Do you have any tips for buying a rental property? Or do you have any questions? Leave your comments below to discuss!

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{ 23 comments… read them below or add one }

jeffrey gordon February 22, 2013 at 3:56 pm

Thanks Brandon, you are earning your money these days, lots of great content coming out of BP this year!

I would really endorse getting hooked up with a investment property real estate agent with a good IDX on their website so you can get the most accurate and update to listings. Zillow/Truila etc. are proven to not be as accurate as the local MLS they are getting their listings from.

A VOW, if available, might be even better, but unfortunately Redfin is not in many markets for folks around the country.

j

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Brandon Turner February 22, 2013 at 10:42 pm

Haha thanks Jeffrey! I like all this writing and research I get to do. I didn’t realize Redfin didn’t go everywhere – but that makes sense. In Washington, it works well but I think it’s based here (maybe?) I have to admit I don’t know what a “VOW” is – can you elaborate?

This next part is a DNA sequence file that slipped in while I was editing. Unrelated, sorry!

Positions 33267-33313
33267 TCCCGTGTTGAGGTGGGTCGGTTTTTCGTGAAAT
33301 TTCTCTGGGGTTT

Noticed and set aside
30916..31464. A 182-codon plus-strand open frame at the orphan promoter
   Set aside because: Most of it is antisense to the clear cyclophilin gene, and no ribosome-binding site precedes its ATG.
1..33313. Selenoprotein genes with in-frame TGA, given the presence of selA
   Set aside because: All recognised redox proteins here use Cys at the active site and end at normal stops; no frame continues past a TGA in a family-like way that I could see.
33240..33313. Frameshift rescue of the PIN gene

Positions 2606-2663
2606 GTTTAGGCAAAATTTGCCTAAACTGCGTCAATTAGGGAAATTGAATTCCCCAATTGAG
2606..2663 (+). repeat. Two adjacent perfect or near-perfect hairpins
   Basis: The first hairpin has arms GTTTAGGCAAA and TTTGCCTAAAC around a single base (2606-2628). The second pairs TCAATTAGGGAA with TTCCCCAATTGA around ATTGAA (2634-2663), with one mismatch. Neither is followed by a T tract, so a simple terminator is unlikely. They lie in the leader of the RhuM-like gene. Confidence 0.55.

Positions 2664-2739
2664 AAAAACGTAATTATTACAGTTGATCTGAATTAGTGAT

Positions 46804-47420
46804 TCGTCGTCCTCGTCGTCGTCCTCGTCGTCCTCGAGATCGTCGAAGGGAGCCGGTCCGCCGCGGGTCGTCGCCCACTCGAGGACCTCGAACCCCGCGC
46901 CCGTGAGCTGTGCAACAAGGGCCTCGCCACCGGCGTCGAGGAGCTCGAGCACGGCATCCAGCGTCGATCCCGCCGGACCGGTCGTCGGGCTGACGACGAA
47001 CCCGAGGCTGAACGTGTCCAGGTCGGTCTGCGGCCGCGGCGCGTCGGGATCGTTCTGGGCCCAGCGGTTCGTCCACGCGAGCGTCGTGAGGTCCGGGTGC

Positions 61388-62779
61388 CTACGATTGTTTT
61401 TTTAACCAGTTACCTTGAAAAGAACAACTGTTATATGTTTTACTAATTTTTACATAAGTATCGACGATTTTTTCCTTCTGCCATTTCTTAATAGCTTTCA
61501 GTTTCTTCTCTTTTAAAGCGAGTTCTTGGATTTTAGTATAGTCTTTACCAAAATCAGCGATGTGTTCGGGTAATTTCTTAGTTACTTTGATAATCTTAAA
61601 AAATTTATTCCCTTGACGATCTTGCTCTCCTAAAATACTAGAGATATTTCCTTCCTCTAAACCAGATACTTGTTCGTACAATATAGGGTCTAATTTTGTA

But yeah – having a solid agent you can rely on for info is priceless.

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Alex Craig February 22, 2013 at 4:15 pm

I would highly recommend using an agent that has rental properties themselves. You would not hire a financial consultant that is not invested in the financial markets; real estate should be no different. Buying through someone who has rental properties will be able to point out key features in the house that could be maintenance nightmares that only a individual with rental properties would know.

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John McCombs February 22, 2013 at 10:08 pm